Yes, I agree about the difference between coaching and facilitating, and I briefly mentioned that the two approaches I highlighted ("Option 1" and "Option 2") are almost like the distinction between "Facilitating Mechanics" and "Coaching," so I consider the videos to as much (if not more) about coaching as facilitation.
The challenge is that contexts are different and "coaching," if I can say anything categorical about it, is always about context. So, some specific examples can help, like yours about stopping after an objection is invalid, although there are also situations with new groups in which I might not do that.
Instead, I wanted to convey the general "coaching" energy or stance through some more generic principles like "grease the wheels" in addition to some concrete examples, so that people could then generate coaching interventions in their own unique way.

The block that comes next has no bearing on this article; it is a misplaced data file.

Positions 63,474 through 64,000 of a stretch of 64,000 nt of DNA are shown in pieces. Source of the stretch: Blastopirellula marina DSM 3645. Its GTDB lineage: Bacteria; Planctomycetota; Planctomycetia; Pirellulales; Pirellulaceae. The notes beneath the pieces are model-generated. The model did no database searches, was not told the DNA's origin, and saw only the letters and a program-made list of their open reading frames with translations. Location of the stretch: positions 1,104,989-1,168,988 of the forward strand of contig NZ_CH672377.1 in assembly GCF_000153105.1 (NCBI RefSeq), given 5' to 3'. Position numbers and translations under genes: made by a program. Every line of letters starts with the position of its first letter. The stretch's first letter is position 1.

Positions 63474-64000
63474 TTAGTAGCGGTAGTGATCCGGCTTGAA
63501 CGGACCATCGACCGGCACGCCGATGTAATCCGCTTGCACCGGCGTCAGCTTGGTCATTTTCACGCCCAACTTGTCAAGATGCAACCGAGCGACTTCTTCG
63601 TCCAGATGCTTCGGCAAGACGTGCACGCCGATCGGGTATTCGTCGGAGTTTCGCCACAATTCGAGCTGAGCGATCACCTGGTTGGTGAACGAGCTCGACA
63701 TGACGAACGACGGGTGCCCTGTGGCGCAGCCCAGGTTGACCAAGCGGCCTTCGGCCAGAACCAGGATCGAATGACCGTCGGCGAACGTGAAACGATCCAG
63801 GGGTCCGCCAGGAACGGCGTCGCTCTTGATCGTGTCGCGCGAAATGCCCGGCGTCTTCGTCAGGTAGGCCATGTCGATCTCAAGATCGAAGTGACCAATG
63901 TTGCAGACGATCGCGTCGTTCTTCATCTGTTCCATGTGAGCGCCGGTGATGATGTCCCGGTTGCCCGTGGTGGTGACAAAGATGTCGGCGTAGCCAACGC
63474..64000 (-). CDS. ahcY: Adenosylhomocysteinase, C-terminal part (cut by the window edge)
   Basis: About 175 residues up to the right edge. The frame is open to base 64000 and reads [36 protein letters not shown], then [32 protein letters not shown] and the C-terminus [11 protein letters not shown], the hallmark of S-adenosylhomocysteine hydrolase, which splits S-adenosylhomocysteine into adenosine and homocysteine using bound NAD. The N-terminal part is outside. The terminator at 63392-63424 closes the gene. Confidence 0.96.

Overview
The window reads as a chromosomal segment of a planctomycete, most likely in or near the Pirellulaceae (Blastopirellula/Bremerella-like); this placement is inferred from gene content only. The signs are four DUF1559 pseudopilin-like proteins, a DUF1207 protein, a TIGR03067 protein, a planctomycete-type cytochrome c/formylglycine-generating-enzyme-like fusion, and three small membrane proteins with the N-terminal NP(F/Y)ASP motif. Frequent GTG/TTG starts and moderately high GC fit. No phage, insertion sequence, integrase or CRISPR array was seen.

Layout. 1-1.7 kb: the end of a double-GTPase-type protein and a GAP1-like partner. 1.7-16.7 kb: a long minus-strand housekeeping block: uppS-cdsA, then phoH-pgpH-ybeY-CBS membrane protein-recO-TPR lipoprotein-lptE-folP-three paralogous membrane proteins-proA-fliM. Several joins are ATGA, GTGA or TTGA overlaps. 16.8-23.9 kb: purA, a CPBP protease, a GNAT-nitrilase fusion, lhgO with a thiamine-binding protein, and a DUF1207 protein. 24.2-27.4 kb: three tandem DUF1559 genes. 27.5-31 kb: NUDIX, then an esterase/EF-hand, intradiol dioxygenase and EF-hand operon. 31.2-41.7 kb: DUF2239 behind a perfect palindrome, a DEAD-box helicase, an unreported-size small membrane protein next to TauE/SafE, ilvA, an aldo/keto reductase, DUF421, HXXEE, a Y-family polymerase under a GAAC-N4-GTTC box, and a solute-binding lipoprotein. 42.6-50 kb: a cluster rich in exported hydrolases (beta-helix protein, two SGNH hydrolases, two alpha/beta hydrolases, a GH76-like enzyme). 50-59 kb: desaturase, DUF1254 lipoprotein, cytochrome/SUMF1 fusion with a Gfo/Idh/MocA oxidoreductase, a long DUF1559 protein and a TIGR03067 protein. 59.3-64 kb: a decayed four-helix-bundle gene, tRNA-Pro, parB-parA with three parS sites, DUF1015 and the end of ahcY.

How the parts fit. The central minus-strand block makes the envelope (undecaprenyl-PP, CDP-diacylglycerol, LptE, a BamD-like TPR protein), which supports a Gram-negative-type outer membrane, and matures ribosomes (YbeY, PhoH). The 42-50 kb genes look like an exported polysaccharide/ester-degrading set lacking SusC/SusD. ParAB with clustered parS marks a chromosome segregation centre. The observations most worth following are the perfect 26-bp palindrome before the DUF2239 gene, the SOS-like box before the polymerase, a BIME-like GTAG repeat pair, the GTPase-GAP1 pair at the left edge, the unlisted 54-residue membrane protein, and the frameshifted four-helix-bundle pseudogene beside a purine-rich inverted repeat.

As I'm writing this, it occurs to me that one helpful coaching distinction I failed to share would be, "Beware of learning for learning sake," meaning don't explain more than necessary (i.e. "throwing answers like stones at heads who have not yet asked the question"), don't ask objection test questions you don't need to (because "I want to help them learn the questions"), and don't keep explaining something (or other options) if the person got what they needed to move on ("once you've sold, stop selling").
That seems to be a big part of effective coaching in my opinion.